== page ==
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Police Brace for Clash of Protests

History with hate groups adds to dynamic

8/14/2019, 9:10 a.m.
Portland police are mobilizing to prevent clashes between out-of-state far-right groups planning a rally for downtown Saturday and the homegrown ...
Counter-protesters prepare to clash with Patriot Prayer protesters during an Aug. 4, 2018 rally in Portland, Since President Donald Trump’s election, the city has become a political arena for far-right and far-left groups to face off. (AP photo)

(AP) -- Portland police are mobilizing to prevent clashes between out-of-state far-right groups planning a rally for downtown Saturday and the homegrown anti-fascists who oppose them.

The rally — and the violence it may bring — are a relatively new reality for police, as an informal coalition of white nationalists, white supremacists and extreme-right militias hones its focus on Portland as a stand-in for everything it feels is wrong with the U.S. At the top of that list are the masked and black-clad anti-fascists who turn out to violently oppose right-wing demonstrators as soon as they set foot in town.

"It's Portlandia, and in the public mind it represents everything these (far-right) groups are against," said Heidi Beirich, director of the Intelligence Project at the Southern Poverty Law Center, which tracks hate groups. "It's progressive, and even more offensive to them, it's progressive white people who should be on these guys' side."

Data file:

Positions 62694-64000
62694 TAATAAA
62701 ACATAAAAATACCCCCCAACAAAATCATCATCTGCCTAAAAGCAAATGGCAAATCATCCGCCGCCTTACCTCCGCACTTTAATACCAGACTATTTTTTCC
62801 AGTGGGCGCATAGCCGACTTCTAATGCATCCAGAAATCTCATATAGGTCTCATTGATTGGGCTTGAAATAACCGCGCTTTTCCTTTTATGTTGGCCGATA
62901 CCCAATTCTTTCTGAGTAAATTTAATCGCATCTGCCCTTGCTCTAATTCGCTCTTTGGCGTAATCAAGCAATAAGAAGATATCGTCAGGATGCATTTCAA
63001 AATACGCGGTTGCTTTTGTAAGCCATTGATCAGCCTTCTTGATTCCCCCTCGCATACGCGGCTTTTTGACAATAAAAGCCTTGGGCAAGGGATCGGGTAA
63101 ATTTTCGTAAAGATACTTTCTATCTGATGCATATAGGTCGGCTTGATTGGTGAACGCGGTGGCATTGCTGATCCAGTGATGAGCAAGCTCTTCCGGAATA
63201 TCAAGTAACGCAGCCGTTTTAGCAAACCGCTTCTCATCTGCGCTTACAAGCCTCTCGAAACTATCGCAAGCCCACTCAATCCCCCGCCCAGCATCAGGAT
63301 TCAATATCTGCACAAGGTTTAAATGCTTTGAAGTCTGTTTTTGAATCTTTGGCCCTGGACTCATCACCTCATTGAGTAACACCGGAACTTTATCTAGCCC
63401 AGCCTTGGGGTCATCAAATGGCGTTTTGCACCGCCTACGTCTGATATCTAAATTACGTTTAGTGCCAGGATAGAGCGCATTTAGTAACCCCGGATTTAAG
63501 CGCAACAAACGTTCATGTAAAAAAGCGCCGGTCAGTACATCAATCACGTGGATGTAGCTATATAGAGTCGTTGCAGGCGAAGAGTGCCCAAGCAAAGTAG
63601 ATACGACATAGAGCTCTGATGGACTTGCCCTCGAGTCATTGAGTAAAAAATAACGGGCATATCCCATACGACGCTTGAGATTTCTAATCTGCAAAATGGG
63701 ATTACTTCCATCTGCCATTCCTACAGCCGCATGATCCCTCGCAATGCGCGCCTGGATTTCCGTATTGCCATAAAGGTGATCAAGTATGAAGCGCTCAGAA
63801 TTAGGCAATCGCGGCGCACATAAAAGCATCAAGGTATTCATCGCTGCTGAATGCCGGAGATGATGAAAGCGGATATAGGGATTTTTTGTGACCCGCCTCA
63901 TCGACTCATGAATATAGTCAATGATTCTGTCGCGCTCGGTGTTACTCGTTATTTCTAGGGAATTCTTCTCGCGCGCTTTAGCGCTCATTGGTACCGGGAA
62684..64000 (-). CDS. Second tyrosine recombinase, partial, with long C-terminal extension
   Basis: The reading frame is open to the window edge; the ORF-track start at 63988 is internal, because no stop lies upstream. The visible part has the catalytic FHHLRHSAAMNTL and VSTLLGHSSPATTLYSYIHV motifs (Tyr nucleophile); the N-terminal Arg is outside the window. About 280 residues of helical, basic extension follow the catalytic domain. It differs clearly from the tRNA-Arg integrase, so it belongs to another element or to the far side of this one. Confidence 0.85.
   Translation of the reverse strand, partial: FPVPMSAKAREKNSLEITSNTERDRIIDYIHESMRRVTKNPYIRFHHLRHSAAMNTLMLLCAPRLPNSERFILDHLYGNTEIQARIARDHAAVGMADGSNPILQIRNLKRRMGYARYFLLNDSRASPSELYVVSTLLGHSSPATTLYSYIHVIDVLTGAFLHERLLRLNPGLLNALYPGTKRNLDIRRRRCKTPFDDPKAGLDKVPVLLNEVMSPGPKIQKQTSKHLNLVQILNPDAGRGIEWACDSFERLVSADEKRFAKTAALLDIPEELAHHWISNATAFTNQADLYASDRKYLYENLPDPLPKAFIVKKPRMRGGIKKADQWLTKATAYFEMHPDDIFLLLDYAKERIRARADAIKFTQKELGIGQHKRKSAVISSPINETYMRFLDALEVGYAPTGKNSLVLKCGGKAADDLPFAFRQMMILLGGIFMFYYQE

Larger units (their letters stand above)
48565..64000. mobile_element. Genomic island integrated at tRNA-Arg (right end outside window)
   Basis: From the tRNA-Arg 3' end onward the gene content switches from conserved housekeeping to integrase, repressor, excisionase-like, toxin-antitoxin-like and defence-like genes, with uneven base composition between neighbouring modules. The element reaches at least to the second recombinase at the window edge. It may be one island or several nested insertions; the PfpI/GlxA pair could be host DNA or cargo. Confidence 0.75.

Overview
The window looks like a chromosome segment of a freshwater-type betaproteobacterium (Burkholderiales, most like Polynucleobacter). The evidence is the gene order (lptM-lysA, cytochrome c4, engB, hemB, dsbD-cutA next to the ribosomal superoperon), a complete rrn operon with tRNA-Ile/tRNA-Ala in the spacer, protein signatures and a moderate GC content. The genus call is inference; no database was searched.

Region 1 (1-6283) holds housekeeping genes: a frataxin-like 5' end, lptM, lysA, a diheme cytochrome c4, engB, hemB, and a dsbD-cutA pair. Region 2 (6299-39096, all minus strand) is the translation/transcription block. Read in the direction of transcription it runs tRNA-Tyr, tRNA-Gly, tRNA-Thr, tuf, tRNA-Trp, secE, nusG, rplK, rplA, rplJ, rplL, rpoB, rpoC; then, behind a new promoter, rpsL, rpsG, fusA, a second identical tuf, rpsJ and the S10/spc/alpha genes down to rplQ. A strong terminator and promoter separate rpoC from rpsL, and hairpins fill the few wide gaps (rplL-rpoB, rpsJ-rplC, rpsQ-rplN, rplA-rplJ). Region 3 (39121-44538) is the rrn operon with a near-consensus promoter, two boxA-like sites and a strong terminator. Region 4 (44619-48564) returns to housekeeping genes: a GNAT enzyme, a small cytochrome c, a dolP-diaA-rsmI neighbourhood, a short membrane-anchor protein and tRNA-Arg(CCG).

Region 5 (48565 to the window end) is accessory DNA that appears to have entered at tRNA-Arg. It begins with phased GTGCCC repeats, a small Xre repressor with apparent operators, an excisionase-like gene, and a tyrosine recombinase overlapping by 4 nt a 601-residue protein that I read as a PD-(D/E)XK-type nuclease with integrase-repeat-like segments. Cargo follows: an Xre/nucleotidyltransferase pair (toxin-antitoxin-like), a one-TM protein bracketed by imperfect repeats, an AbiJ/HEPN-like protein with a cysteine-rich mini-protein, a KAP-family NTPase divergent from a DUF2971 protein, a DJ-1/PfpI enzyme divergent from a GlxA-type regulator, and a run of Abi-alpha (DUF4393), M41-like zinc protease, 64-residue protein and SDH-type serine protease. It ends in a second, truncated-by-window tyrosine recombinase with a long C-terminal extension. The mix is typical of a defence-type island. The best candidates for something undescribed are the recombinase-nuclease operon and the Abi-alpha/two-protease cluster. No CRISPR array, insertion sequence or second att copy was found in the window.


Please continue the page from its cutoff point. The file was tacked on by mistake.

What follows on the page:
The groups know they will get a headline-grabbing reaction from Portland's so-called "antifa," whose members have issued an online call to their followers to turn out to "defend Portland from a far-Right attack." Portland's Rose City Antifa, the nation's oldest active anti-fascist group, says violence against right-wing demonstrators is "exactly what should happen when the far-right attempts to invade our town."

Portland leaders are planning a major law enforcement presence on the heels of similar rallies in June and last summer that turned violent, and the recent hate-driven shooting in El Paso, Texas. None of the city's nearly 1,000 police officers will have the day off, and Portland will get help from the Oregon State Police and the FBI. Mayor Ted Wheeler has said he may ask Gov. Kate Brown, a Democrat, to call up the Oregon National Guard.

"There's no winning for the cops in a situation like this. There just isn't," Beirich said. "This is hard-core stuff, and I don't think you can be too cautious."

Experts who track right-wing militias and hate groups warn that the mix of people heading to Portland also came together for a Unite the Right rally in 2017 in Charlottesville, Va., which ended when a participant rammed his car into a crowd of counter protesters, killing one person and injuring 19.

The rally is being organized by a member of the Proud Boys, who have been designated by the Southern Poverty Law Center as a hate group. Others expected include members of the American Guard, the Three Percenters, the Oathkeepers and the Daily Stormers. American Guard is a white nationalist group, according to the Southern Poverty Law Center, while the Three Percenters and the Oathkeepers are extremist anti-government militias. The Daily Stormers are neo-Nazis, according to the center.

Portland's fraught history with hate groups adds to the complex dynamic.

Many of today's anti-fascists trace their activist heritage to a group that battled with neo-Nazis in Portland's streets decades ago, and they feel this is the same struggle in a new era, said Randy Blazak, the leading expert on the history of hate groups in Oregon.